“As time continues to take from us those who served in the Second World War, time is also taking from us those who firsthand suffered and survived the Holocaust. With their passing, the memory of the Holocaust must not. I hope you will join me in remembering the Auschwitz victims’ suffering, as well as the survivors’ perseverance to live and tell the world what happened,” said Carpenter.
The vast majority of the victims killed in this extermination camp were European Jews, but others also not deemed to be acceptable to the Nazi ideologies were also exterminated, including gay and lesbian people, gypsies, and Polish prisoners of war.
Pastor Martin Niemoller is credited with authoring a poem about the reticence of some Germans following the Nazi’s rise to power. The United States Holocaust Museum quotes the following text as an English translation of the poem.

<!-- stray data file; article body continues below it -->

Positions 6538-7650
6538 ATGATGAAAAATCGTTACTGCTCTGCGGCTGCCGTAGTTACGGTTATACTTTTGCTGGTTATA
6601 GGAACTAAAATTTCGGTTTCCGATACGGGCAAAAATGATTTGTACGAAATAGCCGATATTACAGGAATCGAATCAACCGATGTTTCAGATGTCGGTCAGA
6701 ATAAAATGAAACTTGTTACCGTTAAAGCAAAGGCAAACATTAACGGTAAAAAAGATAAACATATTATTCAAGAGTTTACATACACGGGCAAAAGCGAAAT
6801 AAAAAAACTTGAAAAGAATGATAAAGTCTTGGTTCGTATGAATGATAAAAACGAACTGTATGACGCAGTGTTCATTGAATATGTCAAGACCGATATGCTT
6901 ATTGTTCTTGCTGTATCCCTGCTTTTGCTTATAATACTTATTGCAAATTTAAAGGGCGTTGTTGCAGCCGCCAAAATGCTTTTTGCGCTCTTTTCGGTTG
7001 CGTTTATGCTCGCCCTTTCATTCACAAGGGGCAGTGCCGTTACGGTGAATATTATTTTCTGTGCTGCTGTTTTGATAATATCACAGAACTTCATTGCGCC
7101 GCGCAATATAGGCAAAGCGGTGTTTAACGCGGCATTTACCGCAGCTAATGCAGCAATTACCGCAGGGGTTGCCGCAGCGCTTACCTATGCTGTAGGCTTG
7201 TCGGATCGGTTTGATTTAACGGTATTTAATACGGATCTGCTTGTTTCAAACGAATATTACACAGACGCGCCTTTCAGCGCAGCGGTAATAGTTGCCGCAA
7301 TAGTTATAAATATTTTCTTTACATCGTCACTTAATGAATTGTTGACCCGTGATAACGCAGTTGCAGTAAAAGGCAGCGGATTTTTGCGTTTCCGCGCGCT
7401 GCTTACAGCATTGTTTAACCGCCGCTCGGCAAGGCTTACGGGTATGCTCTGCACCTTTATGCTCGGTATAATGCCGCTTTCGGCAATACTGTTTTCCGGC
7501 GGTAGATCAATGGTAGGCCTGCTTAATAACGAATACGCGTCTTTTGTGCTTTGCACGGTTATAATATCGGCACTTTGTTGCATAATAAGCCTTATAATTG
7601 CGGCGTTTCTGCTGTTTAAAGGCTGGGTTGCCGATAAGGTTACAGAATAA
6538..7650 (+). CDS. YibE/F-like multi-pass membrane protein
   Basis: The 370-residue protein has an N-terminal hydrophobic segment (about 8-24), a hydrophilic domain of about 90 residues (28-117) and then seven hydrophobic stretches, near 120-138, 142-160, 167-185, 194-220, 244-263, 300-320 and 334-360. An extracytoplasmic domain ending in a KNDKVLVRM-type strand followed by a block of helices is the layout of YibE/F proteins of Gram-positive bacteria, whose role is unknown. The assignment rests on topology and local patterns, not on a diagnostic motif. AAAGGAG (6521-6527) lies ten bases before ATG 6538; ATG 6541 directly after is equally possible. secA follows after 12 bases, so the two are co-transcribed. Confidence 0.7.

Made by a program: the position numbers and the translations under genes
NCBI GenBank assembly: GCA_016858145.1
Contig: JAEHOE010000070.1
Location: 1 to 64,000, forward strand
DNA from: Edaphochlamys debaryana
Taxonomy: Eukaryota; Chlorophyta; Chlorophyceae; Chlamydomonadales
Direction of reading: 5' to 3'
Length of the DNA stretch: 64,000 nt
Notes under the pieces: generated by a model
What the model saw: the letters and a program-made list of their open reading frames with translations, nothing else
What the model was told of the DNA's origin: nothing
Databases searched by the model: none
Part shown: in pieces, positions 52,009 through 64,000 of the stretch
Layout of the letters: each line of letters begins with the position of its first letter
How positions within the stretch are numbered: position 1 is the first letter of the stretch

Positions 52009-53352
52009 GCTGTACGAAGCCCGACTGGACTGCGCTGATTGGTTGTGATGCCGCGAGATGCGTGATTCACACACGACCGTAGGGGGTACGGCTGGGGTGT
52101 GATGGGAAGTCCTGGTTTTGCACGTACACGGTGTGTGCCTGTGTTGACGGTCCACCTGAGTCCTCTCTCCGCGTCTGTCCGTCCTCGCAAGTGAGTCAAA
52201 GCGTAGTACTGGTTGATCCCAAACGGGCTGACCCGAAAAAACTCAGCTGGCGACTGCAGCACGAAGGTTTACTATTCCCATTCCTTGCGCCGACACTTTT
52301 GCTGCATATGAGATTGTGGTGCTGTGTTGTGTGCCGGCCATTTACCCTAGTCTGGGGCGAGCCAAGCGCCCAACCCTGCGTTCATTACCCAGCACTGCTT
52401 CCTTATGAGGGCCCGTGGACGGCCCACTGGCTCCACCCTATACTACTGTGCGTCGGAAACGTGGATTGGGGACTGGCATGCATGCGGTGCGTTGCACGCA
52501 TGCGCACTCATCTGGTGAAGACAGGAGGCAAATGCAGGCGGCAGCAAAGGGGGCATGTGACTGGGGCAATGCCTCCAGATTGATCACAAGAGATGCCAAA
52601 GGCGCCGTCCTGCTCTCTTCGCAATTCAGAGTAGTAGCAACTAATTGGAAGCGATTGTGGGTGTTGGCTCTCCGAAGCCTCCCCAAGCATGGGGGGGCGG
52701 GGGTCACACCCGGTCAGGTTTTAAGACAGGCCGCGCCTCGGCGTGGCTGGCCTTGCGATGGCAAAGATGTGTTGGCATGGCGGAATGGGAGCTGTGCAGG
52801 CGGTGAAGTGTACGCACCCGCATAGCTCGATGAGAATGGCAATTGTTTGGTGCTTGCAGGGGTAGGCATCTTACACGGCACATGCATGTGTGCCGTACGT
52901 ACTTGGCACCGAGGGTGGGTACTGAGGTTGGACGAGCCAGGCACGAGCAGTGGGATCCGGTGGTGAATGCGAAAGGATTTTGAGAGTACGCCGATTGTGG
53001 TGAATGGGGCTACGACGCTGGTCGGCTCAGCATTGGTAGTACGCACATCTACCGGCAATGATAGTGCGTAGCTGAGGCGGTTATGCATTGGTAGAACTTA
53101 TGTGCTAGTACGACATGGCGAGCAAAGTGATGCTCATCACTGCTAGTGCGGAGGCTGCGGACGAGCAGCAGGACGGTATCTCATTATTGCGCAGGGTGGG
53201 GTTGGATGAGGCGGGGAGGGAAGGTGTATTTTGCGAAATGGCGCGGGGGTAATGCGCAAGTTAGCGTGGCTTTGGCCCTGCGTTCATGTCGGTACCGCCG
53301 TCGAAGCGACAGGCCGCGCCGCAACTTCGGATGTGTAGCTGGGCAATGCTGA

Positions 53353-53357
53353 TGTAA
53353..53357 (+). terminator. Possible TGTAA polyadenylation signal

Senator Carpenter’s press releases are available for review at:http://carpenter.senate.wi.govFirst they came for the Socialists, and I did not speak out—
Because I was not a Socialist.Then they came for the Trade Unionists, and I did not speak out—
Because I was not a Trade Unionist.Then they came for the Jews, and I did not speak out—
Because I was not a Jew.Then they came for me—and there was no one left to speak for me.